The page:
And six, continue to deliver outstanding double-digit top and bottom line growth in our wine business.

I will provide more detail on the key results and then Ray Silcock, our Chief Financial Officer, and I will respond to your questions on the business.

Starting with U.S. Smokeless Tobacco Company, net sales and operating profits were down versus year ago for the quarter as we purposely invested our flexible funds to meet increased competitive promotions and new product activity. As a result, underlying total net can volume of plus 9% for the quarter, although recorded volume was minus 0.2%. This difference traces to a negative impact of almost 2.0 million cans which can be attributed to a difference in shipment timing versus year ago.

There was one less Sunday in Q3 versus year ago. For perspective, approximately 2.0 million cans are delivered each Sunday to certain qualified wholesalers in order for them to meet retailer requests for Monday delivery of our products. We authorized Sunday delivery for qualified customers several years ago but this is the first time it has every meaningfully affected a reported shipment comparison.

As you will hear in a moment, our RAD-SVT data, which is unaffected by shipment timing of this nature, supports our estimate for strong underlying growth.

The shipment timings also affected premium net can volumes, which we estimate was up 0.1% on an underlying basis but was down 0.9% on a reported basis. This is consistent with our estimate of flat premium volume for the quarter that we provided when we held our last conference call.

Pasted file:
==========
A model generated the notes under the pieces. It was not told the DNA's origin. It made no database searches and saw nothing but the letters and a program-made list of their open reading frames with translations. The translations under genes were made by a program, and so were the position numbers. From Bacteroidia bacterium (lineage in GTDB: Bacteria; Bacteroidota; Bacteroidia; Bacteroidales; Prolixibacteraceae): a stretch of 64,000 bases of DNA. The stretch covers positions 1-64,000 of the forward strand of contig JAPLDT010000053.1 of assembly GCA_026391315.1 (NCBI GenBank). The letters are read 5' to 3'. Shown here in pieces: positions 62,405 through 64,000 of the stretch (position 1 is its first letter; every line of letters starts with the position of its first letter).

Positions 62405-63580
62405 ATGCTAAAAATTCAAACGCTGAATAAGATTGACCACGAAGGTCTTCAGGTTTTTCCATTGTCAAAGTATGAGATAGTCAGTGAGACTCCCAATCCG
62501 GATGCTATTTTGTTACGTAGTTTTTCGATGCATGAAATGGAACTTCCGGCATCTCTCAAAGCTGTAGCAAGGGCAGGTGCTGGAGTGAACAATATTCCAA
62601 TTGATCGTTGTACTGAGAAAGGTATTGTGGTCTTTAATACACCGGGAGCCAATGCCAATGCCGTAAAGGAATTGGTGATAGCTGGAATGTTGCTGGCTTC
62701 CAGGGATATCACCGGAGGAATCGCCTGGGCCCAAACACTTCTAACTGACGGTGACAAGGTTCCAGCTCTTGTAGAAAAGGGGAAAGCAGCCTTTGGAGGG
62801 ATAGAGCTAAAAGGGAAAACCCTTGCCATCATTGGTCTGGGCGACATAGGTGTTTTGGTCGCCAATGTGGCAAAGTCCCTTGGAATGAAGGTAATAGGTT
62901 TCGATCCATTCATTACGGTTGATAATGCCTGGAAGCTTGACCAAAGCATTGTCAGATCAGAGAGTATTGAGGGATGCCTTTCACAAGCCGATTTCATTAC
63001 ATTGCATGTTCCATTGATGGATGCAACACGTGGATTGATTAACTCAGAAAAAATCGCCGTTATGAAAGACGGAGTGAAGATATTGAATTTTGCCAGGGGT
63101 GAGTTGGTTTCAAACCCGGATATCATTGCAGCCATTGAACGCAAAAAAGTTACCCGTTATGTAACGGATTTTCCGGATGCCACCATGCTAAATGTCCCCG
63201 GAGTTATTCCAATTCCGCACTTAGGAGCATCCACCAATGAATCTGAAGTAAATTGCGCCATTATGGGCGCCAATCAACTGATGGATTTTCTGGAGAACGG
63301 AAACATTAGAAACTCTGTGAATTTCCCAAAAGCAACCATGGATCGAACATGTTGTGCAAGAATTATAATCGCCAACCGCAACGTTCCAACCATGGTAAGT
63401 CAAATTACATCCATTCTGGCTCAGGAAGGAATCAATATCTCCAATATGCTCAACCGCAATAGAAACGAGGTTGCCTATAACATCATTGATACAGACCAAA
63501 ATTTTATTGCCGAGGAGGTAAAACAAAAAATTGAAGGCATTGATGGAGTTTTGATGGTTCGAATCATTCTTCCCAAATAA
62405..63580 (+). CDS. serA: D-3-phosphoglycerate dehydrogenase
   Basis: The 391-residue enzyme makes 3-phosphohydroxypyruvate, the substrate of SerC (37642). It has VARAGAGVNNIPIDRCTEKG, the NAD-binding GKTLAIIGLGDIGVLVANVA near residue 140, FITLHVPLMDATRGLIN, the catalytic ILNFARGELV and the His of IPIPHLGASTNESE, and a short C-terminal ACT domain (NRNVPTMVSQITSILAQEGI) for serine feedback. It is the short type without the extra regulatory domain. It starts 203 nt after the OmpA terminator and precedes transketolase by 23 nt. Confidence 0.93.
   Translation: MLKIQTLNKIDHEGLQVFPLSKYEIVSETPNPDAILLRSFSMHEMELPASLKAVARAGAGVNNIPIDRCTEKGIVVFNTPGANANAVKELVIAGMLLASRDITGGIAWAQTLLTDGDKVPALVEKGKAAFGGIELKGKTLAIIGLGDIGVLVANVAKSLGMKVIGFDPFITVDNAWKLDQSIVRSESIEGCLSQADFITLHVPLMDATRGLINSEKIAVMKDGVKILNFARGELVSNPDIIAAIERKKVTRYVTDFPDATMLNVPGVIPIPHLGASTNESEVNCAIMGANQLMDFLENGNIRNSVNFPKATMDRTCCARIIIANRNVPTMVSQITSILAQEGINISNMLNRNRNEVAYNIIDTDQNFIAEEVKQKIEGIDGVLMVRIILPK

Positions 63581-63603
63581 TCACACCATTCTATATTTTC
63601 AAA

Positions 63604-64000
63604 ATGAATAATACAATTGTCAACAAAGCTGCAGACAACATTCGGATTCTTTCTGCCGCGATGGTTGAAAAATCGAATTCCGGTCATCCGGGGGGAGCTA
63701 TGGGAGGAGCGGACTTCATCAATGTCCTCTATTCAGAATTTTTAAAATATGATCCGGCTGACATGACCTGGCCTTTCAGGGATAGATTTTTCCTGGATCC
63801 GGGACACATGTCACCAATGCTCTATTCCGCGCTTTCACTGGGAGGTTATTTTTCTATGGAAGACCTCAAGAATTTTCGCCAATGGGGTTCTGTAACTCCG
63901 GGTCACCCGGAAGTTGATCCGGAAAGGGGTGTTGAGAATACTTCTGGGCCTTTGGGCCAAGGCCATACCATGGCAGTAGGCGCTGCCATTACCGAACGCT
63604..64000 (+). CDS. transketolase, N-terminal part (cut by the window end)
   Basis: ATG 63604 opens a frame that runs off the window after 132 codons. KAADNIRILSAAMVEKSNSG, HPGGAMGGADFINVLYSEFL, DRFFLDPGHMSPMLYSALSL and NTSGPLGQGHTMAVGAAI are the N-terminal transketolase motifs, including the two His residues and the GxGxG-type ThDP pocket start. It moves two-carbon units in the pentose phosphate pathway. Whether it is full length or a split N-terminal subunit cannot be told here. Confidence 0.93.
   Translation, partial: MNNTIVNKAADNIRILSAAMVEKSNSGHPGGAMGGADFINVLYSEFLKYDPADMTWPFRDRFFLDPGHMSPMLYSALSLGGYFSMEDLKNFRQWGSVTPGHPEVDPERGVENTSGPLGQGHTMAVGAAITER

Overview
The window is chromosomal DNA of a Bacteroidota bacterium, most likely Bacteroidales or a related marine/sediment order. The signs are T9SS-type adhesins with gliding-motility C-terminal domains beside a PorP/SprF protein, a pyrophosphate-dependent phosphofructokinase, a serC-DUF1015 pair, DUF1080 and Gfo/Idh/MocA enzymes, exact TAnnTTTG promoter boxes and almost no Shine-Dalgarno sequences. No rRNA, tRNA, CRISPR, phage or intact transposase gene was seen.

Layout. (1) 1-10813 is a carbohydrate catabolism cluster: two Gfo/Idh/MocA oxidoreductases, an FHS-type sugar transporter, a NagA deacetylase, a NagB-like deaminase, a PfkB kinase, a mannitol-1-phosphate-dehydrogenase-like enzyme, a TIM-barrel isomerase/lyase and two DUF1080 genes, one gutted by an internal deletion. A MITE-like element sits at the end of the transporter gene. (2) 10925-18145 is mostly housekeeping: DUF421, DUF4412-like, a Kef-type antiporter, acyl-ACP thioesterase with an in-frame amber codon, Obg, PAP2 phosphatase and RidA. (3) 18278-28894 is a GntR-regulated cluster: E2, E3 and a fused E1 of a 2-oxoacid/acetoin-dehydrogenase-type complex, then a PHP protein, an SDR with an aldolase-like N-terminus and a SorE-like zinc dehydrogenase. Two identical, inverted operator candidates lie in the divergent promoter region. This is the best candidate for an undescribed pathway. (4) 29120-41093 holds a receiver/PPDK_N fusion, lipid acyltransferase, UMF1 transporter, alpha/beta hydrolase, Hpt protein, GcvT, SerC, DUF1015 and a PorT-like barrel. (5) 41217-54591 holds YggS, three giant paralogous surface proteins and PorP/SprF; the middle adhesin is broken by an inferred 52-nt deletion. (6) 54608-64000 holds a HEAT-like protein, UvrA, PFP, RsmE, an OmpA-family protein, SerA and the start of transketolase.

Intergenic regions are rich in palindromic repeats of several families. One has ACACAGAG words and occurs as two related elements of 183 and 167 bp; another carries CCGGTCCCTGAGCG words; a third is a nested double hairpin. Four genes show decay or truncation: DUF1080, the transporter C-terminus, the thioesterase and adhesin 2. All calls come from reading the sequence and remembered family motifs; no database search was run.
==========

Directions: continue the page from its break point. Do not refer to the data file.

To be clear, we expected flat volume for premium in Q3 because we knew it would take about four to six weeks to implement our promotional response to the increased competitive activity we saw earlier in the summer. A look at how volume trends progressed during the quarter demonstrates the success of our competitive response.

To be specific, the third quarter played out the exact opposite of the second quarter. As we discussed last quarter, during the first two months of the second quarter, our premium smokeless brands were growing as expected at about 1.3% but during the final month of the quarter, June, in the face of heavy competitive promotional support, three new competitive product launches, dramatically rising gasoline prices, and a gap in our own promotion plan, our premium volume declined and share losses accelerated.

As we could not adjust plans instantly, we entered the third quarter with premium volume declining, but by the second half of the third quarter our promotional adjustments were in place and were working, resulting in premium volume growth trends of plus 1.2% for the final month and a half of the quarter.